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Thai cave rescue: Elon Musk sends SpaceX, Boring Co to help rescue trapped soccer team

By Linda Mottram, Friday July 6, 2018 - 19:52 EST

The desperate effort to rescue 12 boys and their soccer coach trapped in a cave in Thailand has drawn hundreds of people, including Elon Musk, to lend their expertise, labour and hope to the task.

In a series of tweets, the technology mogul and Tesla chief executive said his Boring Co, which digs tunnels for advanced transport systems, has advanced ground penetrating radar, and brainstormed that an air tunnel constructed with soft tubing like a Bouncy Castle could provide flexible passage out.

He said engineers from his Boring Co and SpaceX companies needed to be on site to appreciate the complexities of evacuation.

"There are probably many complexities that are hard to appreciate without being there in person," he said.

There has been no immediate official reaction to his plans.

Tragically, in the attempt from lack of oxygen, and concern is mounting the air may not be fit to sustain life in the cave for much longer.

It puts the prospect of drilling back in the picture.

Western Australian drilling expert Kelvin Brown was trapped 700 metres below ground in Chile, and said drilling could be used to get the boys out, but there were variables — and also risks.

Soft rock an advantage

There are some slight differences between drilling into a mine and a tourist cave — availability of information being one of them.

Mr Brown was able to study data about previous drilling at the Chilean mine to determine how the rigs were going to behave.

"We knew what the formation was, we knew if there were faulted zones, the presence of aquafers," he .

"I'm not too sure all that information is actually at hand in this Thai scenario.

"But it's all possible, as was proven."

In Thailand, Mr Brown said he thought there was one aspect working in favour of drilling — the softer rock.

"It's most probably some form of limestone, which to a driller is absolute butter and is extremely quick to drill through," he said.

By comparison, the rock at the mine in Chile was volcanic and extremely hard, which caused the drills to deviate.

"But I would expect that in Thailand it would be extremely soft and should be quite quick to drill."

There is, however, a problem.

"As a driller, I drill to targets; obviously I have to know where that is in space," he said.

"So, I have X, Y and Z — three-dimensional coordinates.

"I'm not too sure they have those, but that would be a must-have."

If those coordinates were known, he said he believed drilling directly to the target zone — where the team is waiting — would be the best option.

"Going to a water-filled cavity probably makes no sense, so I'm assuming you would try to drill directly where they are in an air pocket."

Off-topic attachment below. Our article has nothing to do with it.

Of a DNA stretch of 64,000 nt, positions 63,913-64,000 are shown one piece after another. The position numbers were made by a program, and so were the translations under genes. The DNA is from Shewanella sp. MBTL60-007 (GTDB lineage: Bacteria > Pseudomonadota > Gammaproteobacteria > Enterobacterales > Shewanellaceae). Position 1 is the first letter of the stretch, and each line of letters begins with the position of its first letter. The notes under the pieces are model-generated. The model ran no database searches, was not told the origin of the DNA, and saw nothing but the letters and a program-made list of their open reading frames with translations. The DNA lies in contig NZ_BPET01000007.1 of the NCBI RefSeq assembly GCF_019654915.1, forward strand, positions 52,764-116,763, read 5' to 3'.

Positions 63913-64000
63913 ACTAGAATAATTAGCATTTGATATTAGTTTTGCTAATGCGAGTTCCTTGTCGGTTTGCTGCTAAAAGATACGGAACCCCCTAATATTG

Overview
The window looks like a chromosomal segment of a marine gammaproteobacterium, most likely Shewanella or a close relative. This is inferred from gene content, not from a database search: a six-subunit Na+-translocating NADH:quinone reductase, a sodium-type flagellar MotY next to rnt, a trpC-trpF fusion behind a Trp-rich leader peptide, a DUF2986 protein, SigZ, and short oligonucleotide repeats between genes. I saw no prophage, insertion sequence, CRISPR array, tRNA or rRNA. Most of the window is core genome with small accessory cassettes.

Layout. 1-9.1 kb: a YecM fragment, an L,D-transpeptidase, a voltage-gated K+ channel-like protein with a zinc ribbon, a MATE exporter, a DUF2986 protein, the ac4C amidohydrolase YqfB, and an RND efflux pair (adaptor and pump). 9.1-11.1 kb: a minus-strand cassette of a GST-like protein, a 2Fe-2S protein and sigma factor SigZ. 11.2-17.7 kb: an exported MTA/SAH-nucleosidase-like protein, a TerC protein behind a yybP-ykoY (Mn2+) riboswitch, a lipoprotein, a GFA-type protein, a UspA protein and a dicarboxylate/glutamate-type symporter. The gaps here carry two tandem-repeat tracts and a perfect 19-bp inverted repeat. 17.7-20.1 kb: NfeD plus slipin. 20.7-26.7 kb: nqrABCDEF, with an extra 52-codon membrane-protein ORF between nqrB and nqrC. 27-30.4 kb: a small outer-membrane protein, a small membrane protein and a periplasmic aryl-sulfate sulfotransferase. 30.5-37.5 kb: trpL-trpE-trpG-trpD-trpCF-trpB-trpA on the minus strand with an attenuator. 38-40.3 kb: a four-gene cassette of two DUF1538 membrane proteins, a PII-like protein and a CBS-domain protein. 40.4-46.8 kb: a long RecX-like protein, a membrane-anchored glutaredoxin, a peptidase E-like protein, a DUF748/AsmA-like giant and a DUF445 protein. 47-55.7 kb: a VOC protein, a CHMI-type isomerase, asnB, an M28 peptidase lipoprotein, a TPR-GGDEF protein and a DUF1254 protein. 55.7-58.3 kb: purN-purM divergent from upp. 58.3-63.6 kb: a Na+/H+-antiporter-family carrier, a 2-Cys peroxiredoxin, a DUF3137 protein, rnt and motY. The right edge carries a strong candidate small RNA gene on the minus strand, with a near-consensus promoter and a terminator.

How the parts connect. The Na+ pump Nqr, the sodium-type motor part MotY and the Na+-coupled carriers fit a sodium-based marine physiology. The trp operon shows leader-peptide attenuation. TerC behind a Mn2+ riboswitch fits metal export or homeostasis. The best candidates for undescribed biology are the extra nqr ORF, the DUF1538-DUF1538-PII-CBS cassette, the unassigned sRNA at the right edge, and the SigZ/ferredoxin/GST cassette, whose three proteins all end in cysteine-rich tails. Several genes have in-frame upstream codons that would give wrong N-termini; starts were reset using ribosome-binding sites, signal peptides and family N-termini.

Additional holes could also be drilled to aid the rescue effort.

At the mine in Chile, three holes were drilled: one for food and supplies; a second for communication; and a third to pull the miners out.

"So it makes a bit more sense to me anyway, at least for the sake of safe access, to use a drill hole."

How long would it take?

"Doing a double shift, which is drilling two 12-hour shifts — so 24 hours — it really depends on the method, and that will be dictated by the logistics — if you can physically get the right equipment in," Mr Brown said.

He said diamond drilling was common in the region, and that meant it should not be difficult to get a drilling rig into the area at short notice.

But he said while the diamond drill took less power and space, it was also slower than the alternatives.

"That could probably get there anywhere from 10 days, maybe a little bit less because of the limestone being softer," he said.

"The more high-powered rigs, which is what we used in Chile, probably three days."

With the monsoon rains imminent, Mr Brown said he hoped the drilling option was being considered.

What could go wrong?

Well, it depends on the drilling techniques used.

For one thing, high-pressure air drills are extremely loud.

"You don't want to be in the vicinity when the hammer breaks through," Mr Brown said.

Then there is diamond drilling, which uses a huge column of water and diamond-impregnated drill bits.

"And if it is 1,000 metres of water, that's a very high head of pressure," he said.

"As soon as you break through, that 1km column of water instantly wants to enter into the area.

"So, there most certainly would be some risk if we intersected exactly where they are."

And beyond extreme noise and water pressure, there is the possibility of the people trapped in the cave being hit by rocks.

"If you dislodged the formation — and that's another thing that we don't know too much about the geology: is it unstable, is it fractured — you may actually dislodge boulders as you approach and break through.

"So, there is certainly some risk to that approach."

But Mr Brown said he believed the approach was worth trying.

"To me it looks like a long section that they have available to them," he said.

"You could certainly have, as we did in Copiapo, you could have multiple drills all targeting different areas.

"Certainly in light of what happened in Chile, it's proven it can happen."


© ABC 2018

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